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Attitude Adjustment: How A New Mindset Changed My Life

They say your attitude determines your direction…

My name is Casey Douglas, and I’m a self-proclaimed “fan” of fitness. But I haven’t always been. As a child, I was far more into chocolate Hostess cakes than I was into after-school activities, and my “health” wasn’t really something that was on my radar.

I did have one hobby, however: artistic gymnastics. You know, that sport involving floor, beam, bars, and vault (think Simone Biles, but way less awesome). I was a decent competitor and enjoyed gymnastics overall, but still, ironically, I quit because there was “too much conditioning.”

However, gymnastics gave me the empowering knowledge that my body was capable of strength and endurance.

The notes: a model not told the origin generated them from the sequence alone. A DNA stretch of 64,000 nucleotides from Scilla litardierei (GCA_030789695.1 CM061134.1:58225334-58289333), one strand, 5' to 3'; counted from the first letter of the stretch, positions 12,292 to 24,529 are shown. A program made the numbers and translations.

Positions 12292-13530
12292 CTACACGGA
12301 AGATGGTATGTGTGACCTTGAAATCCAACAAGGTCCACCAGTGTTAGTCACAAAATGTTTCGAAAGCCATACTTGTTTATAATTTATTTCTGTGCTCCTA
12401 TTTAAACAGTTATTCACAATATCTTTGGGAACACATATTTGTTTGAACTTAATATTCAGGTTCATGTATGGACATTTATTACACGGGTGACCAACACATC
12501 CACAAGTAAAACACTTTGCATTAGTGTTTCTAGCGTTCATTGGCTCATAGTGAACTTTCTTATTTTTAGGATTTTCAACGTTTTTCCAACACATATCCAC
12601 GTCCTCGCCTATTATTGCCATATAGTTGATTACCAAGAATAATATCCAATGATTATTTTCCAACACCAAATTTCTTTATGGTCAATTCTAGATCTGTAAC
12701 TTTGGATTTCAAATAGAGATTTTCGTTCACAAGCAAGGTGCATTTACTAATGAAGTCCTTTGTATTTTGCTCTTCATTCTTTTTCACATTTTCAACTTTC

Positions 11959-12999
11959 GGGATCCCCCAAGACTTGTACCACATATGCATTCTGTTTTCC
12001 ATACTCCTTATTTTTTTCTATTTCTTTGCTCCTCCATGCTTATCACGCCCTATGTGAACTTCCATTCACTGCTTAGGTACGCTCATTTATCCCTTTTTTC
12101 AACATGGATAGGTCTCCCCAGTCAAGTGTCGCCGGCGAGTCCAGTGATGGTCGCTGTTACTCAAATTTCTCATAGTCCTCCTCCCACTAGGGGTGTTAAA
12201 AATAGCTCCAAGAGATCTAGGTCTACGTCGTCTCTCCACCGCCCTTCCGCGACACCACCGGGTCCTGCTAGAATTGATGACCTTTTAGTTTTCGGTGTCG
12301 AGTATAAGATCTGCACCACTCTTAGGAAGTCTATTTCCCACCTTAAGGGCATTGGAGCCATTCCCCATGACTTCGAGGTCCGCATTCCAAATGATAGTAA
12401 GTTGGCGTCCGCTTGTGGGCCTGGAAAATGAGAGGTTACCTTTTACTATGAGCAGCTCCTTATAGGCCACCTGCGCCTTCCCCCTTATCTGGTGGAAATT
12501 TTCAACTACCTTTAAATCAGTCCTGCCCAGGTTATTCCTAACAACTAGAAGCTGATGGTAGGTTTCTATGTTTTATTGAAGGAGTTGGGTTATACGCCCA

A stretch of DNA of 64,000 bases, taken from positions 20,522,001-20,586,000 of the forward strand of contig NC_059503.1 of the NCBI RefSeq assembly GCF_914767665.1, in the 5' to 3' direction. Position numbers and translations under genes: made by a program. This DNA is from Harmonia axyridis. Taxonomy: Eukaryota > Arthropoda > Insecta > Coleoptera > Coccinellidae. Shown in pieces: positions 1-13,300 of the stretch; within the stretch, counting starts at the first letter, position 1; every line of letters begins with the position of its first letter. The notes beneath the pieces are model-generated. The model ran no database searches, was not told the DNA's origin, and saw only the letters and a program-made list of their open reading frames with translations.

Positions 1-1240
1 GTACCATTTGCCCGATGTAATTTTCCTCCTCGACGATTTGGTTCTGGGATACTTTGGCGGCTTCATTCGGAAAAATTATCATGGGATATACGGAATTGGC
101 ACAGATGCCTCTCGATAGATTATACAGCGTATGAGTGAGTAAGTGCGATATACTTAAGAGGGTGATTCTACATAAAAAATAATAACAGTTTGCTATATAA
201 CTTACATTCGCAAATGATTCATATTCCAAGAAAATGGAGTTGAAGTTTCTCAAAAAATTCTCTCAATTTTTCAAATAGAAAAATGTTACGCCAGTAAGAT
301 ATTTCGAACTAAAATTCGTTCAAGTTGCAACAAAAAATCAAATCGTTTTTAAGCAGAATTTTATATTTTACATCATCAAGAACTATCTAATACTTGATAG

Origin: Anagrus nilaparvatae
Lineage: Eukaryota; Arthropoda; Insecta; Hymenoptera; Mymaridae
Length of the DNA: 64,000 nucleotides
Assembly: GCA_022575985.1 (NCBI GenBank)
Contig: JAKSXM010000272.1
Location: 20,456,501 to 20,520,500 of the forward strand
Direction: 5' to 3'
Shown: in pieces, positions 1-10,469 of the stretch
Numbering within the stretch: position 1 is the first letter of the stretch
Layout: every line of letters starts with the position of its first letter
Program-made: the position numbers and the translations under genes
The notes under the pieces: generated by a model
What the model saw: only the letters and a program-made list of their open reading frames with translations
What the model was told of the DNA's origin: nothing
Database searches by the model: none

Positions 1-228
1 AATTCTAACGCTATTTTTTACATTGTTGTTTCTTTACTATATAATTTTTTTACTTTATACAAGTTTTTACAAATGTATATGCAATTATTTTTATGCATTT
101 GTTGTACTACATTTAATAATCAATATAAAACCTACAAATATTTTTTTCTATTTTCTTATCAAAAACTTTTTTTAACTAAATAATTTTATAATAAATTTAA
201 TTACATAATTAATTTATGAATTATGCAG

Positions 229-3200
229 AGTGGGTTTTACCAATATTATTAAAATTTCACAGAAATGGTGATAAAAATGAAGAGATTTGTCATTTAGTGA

My athleticism went into hibernation until I started high school and joined the cross country and track teams. This decision drove a physically and emotionally profitable career of running and I owe a great deal of gratitude to those 12 seasons of pavement pacing.

Right before I started school at Boston University, I began training at a boot camp facility, where I discovered weight lifting. Admittedly, I feared becoming “big” and “bulky,” but I fell passionately in love with the sport and the challenges that came with it, that those quickly became things that no longer scared me.

Now, my life is a conglomerate of these things. I am a girl whose heart is split between double-digit mileage runs and challenges that test my strength. I’ve found my home at Boston’s toughest boot camp, Beantown Bootcamp, where each day my passion for fitness continues to grow.